Thursday, August 16, 2012

Stanley Sweetheart 50 1/2 Mitre Box Rehab Finished

This is Part Three of this rehab, here are Part One and Part Two

Apologies for hurting your eyes, but this is the ugly before pic: 




And here is the after: 




The saw is a complete replacement, a nice Disston that I acquired from Walt at Brass City Records some time back. It fits this little box perfectly, with 3 1/2" under the back and 25" length. The base board, as I suspected, was walnut. I flattened it and cut it back so it fit the frame properly, without obscuring the scale. Darn thing actually had hints of curl in it. Nicest board I've ever had on a mitre box, for sure. 

The brass model number plate was in good shape, shined 'er up a little. 




The paint for the frame was a gray Tremclad, as close as I could get to what I think was the original color. On second thought, maybe I could have gone a shade lighter. But I'm happy with it. 



Only apology is it didn't have hangers. I may have to fabricate something, or if anyone knows the whereabouts of some, I'm all ears......  


Monday, August 6, 2012

Green Poplar

Since I've started turning wood, my ear has become tuned to the sound of.....chainsaws.  Whenever I hear a chainsaw running, I hop in the truck and go for a drive.  Sometimes, you end up with some nice free wood for the asking.  And then sometimes it's free, but not so nice.

Such was the case a few weeks ago, when the sound of chainsaws directed me to the local golf course.  Yup, multiple large trees were being taken down after a windstorm.  I know the course manager, and dropped him an email inquiring as to the availability of the wood.  As luck would have it, he was on vacation.  So it was five days later when I was able to get my mitts on this:


It was free, but not so nice; poplar - uhg!  But, I need practice turning green wood, so here it is.  I cut it up on the bandsaw and rough-turned a few blanks.  Actually there is some nice contrast between the heartwood and sapwood.  It was pretty wet, fuzzy and lumpy to turn.  Should be ok after it dries tho.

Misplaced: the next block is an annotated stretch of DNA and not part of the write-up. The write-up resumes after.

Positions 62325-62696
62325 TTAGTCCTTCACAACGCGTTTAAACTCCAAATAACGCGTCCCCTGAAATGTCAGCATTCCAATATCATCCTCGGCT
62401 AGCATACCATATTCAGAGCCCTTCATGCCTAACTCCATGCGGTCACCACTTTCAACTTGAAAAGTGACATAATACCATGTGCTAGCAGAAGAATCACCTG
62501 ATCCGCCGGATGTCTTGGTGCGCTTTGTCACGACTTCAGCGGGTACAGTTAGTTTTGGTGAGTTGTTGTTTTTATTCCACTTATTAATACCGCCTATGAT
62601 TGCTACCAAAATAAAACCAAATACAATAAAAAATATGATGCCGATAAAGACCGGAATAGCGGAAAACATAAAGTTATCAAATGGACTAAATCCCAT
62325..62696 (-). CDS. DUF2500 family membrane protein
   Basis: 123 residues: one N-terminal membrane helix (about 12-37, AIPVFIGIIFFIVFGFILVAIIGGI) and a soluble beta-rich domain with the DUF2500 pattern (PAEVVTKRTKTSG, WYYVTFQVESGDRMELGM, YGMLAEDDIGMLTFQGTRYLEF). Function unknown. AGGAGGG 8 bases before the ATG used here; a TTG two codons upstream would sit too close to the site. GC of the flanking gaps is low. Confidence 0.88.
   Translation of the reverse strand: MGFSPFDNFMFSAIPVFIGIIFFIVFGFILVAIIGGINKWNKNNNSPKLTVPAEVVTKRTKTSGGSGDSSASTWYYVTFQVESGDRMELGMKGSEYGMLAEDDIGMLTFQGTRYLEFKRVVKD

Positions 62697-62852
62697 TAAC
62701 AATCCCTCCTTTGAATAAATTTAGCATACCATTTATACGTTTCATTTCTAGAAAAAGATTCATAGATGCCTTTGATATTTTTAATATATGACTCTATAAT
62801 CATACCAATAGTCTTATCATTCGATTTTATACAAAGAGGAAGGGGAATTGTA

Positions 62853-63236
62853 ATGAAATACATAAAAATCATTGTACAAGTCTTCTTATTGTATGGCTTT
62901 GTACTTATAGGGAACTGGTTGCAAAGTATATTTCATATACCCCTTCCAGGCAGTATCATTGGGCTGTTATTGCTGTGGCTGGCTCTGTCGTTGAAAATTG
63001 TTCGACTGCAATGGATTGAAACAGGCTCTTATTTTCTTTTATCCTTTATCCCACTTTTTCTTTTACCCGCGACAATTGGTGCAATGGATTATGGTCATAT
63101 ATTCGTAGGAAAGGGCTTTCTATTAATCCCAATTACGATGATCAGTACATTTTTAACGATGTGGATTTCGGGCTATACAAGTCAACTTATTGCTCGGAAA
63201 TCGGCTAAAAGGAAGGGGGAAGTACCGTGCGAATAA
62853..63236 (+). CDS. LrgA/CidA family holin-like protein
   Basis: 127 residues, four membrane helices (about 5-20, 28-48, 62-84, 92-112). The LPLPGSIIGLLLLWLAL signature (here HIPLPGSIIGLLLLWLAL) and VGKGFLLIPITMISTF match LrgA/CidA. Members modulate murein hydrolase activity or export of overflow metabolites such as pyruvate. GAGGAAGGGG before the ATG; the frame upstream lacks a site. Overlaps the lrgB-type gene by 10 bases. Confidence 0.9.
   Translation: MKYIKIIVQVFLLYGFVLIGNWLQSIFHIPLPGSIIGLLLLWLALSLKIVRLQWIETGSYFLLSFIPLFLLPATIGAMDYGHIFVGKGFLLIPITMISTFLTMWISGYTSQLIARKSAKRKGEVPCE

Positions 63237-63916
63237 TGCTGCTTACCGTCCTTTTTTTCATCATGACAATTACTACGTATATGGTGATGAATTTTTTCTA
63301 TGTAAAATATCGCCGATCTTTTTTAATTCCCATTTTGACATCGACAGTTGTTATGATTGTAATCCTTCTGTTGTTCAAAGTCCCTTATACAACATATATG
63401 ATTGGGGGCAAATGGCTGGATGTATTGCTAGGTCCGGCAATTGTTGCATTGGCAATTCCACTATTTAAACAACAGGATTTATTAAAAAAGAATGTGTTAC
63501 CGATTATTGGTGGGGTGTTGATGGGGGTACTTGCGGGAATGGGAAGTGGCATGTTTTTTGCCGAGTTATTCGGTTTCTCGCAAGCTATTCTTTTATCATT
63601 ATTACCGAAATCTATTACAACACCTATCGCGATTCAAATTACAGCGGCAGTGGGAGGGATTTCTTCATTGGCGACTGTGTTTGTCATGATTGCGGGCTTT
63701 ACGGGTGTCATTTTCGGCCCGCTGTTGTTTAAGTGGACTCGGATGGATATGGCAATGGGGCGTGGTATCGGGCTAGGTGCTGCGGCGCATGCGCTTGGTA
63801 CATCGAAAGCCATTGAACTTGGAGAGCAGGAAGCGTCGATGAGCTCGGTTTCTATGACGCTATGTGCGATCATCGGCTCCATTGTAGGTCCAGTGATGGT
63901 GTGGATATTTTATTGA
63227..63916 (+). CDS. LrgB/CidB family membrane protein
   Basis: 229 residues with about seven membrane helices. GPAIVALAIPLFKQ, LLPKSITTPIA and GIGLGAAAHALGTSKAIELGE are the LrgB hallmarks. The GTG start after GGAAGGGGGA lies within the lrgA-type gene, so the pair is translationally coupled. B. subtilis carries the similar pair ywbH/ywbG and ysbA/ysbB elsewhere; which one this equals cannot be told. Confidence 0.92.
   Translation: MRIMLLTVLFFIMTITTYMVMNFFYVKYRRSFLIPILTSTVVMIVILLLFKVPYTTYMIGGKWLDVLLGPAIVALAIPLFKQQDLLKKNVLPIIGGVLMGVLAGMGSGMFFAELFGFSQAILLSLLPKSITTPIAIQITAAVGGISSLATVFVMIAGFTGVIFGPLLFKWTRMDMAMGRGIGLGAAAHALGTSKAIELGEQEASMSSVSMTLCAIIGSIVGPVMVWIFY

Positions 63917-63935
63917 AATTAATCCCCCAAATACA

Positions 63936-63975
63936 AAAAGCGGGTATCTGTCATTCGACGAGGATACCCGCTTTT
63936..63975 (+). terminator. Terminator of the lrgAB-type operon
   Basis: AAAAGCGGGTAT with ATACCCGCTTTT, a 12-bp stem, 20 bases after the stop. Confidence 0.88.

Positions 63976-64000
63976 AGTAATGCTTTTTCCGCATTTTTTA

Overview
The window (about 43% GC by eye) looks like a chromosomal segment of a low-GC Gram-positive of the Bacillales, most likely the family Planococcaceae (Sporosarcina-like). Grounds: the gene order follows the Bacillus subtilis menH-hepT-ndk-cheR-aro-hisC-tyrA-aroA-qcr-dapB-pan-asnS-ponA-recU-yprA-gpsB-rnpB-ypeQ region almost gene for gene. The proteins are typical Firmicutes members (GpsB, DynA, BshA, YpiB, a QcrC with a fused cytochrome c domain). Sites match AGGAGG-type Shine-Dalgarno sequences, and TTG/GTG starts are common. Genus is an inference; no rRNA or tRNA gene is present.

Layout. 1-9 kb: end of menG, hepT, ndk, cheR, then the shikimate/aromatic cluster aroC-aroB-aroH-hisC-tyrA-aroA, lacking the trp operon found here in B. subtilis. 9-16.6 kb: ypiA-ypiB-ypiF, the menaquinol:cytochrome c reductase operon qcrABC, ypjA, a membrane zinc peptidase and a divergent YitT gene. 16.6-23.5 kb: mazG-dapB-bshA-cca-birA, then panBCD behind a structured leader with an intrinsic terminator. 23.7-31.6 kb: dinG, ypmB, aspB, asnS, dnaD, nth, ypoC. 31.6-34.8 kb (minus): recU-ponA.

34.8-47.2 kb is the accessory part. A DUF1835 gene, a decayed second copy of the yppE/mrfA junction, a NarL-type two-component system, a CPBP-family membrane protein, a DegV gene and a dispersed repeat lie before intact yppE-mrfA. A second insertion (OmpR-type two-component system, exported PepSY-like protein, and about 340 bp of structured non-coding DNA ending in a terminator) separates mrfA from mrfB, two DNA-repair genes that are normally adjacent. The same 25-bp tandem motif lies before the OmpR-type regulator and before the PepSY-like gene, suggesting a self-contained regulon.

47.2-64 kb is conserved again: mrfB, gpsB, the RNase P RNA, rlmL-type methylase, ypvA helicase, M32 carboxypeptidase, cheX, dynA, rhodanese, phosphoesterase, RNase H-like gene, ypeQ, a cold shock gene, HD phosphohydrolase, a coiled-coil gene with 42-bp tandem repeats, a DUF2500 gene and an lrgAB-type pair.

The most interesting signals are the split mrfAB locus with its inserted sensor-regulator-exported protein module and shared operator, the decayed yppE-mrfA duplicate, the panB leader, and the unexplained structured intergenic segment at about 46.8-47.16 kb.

Turning Bowls Is Like A Relationship.....

....it can go sideways on you really fast, needs a lot of attention, blah, blah.  I made a nice little Padauk bowl for a friend's birthday, and my wife asked for one. 



Well, sure, but I can do better than that old Padauk bowl, I said. I decided to step it up a notch and use a nice piece of Cocobola I'd been saving for a special project. 


Kapow!  Curses!  Rats!  Must've had a little hairline crack, because there weren't any catches. Matter of fact, it turned like butter. I'll finish it up, cut a notch, put it on the shelf and chalk it up to experience. Both bowls were buffed and waxed, these exotics shine up nice without a finish.


By the way, I have never had problems with allergies to exotics. Even so, I'm pretty careful about running the dust collector and wearing breathing protection. What I didn't anticipate was an issue with putting in my contacts the next day - some pretty serious burning! I threw away that pair, they were almost done anyway. Only other time I had that problem was with jalapenos; my contacts burned then but it went away pretty quick. Looks like it's gloves for the jalapenos and Cocobola from now on. 

It was back to the drawing board; I pulled out this little block of Rambutan and turned a nice little fruit bowl.  Mandarin orange, anyone?